Although your baby has been developing in so many ways, it’s not uncommon for him to experience sleep problems as he nears his first birthday. Stranger anxiety and separation anxiety are two normal stages of development that occur during this time that and can rob you both of much needed sleep time. Tears and tantrums when you leave him in his crib at night and sleep interruption when he wakes up looking for you are both signs that he is experiencing separation anxiety.
Although it can be difficult to respond to his needs with the right balance of concern and consistency, it’s important that you ensure restful nights for your family by making sure his association with night time sleep remains positive and that your response to him at night is predictable.
The average number of hours your baby will sleep per day is approximately 13 to 14, but ranges outside of this are considered normal.
You’ll probably find he is napping twice a day, one in the morning and one in the afternoon with an average length of one hour, although some babies will nap for 20 minutes and others a couple of hours. An adequate amount of sleep prevents your baby from becoming cranky and encourages a good time night time sleep pattern, so it’s important to establish a regular schedule and be as consistent as possible with nap times.
By this age, your baby is probably rolling over and picking a comfortable nighttime sleep position and dressing your child in a sleep sack with an appropriate seasonal weight will greatly reduce sleep disturbances from him becoming too hot or cold.
When he wakes up in the night and cries for you, remember not to reward him, or it may continue for a long time. Reassure him quietly that you are there, and a quick exit. If you are firm and consistent about requiring him to resettle back to sleep, this stage should pass pretty quickly.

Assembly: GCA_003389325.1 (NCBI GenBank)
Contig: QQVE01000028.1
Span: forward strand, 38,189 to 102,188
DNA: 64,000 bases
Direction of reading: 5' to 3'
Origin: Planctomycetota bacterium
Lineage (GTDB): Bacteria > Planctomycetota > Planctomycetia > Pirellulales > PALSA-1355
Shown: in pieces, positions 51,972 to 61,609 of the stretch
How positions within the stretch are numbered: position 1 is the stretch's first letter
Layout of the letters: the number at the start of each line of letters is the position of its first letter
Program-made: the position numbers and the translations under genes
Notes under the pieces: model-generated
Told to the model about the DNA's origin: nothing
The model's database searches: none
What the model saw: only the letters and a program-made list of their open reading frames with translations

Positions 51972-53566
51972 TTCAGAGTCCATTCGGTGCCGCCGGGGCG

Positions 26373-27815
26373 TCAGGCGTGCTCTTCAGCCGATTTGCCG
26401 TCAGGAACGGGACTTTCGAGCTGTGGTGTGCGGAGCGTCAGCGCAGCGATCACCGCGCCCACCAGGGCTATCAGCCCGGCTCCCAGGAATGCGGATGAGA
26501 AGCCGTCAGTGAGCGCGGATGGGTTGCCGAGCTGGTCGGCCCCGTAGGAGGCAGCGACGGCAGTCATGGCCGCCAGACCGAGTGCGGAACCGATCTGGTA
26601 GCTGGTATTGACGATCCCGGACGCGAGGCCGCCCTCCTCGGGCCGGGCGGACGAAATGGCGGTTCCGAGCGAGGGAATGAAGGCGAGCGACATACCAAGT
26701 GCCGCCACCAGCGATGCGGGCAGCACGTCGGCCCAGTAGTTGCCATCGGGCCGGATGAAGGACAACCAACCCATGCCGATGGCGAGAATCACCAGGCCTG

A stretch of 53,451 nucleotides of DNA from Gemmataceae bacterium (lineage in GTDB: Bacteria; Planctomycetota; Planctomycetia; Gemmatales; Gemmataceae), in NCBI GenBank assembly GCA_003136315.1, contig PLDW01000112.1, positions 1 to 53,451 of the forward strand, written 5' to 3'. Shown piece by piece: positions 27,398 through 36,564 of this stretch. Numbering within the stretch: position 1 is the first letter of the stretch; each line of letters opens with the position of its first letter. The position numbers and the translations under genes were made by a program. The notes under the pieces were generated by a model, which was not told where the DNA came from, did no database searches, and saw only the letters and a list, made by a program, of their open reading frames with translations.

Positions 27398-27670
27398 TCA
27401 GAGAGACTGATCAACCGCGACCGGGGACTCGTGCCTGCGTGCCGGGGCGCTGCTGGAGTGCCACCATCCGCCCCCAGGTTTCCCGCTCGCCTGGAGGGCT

If he wakes up during the night crying, do not to reward the behavior as it may him establish bad habits and expectations. Instead, quietly reassure him you are there and then quickly move out of the room. A firm and consistent approach is required and will soon settle him back to sleep.
Remember to rule out illness or soiled diapers during these visits, and if you do need to change him, keep the lighting low and keep interaction to a minimum, avoiding eye contact. Ensure that your baby’s crib meets national safety standards and remove items that pose suffocation or strangulation risks such as large stuffed animals, ties, ribbons and sharp objects.
Once he is able to pull himself up using the sides of the crib, it's time to remove the mobiles and any other objects he may be able to touch whilst standing up. Wall hangings, pictures, draperies, and window blind cords are all potentially harmful and should be out of baby's reach.
Your baby doesn’t like to be away from you, but try to handle nighttime detachment the same way you would manage separation anxiety during the day, for example with a babysitter or daycare drop off. Follow your usual nighttime routine with an extra hug and kiss, letting him know you will see him soon before making a quick exit.
A favorite toy inside the crib may help to soothe him and provide a sense of comfort but remember to make sure it’s safe and doesn’t pose any suffocation or strangulation risk. Transitional objects can help baby to become more independent and less reliant on his parents for comfort. Leaving his door open so he can hear activity in the next room can help him feel less alone, and if he cries and calls for you, a few words of reassurance from the bedroom door and a quick exit will usually help. If frequent visits to his room and reassurance are required, try to lengthen the time between these periods until he falls asleep.
Teething pain can be a common reason for sleep problems at this age and your doctor may be able to suggest ways to relieve your baby's discomfort.
Consult your pediatrician if he becomes inconsolable, irritable over a number of days because of interrupted sleep, has a temperature or breathing difficulties.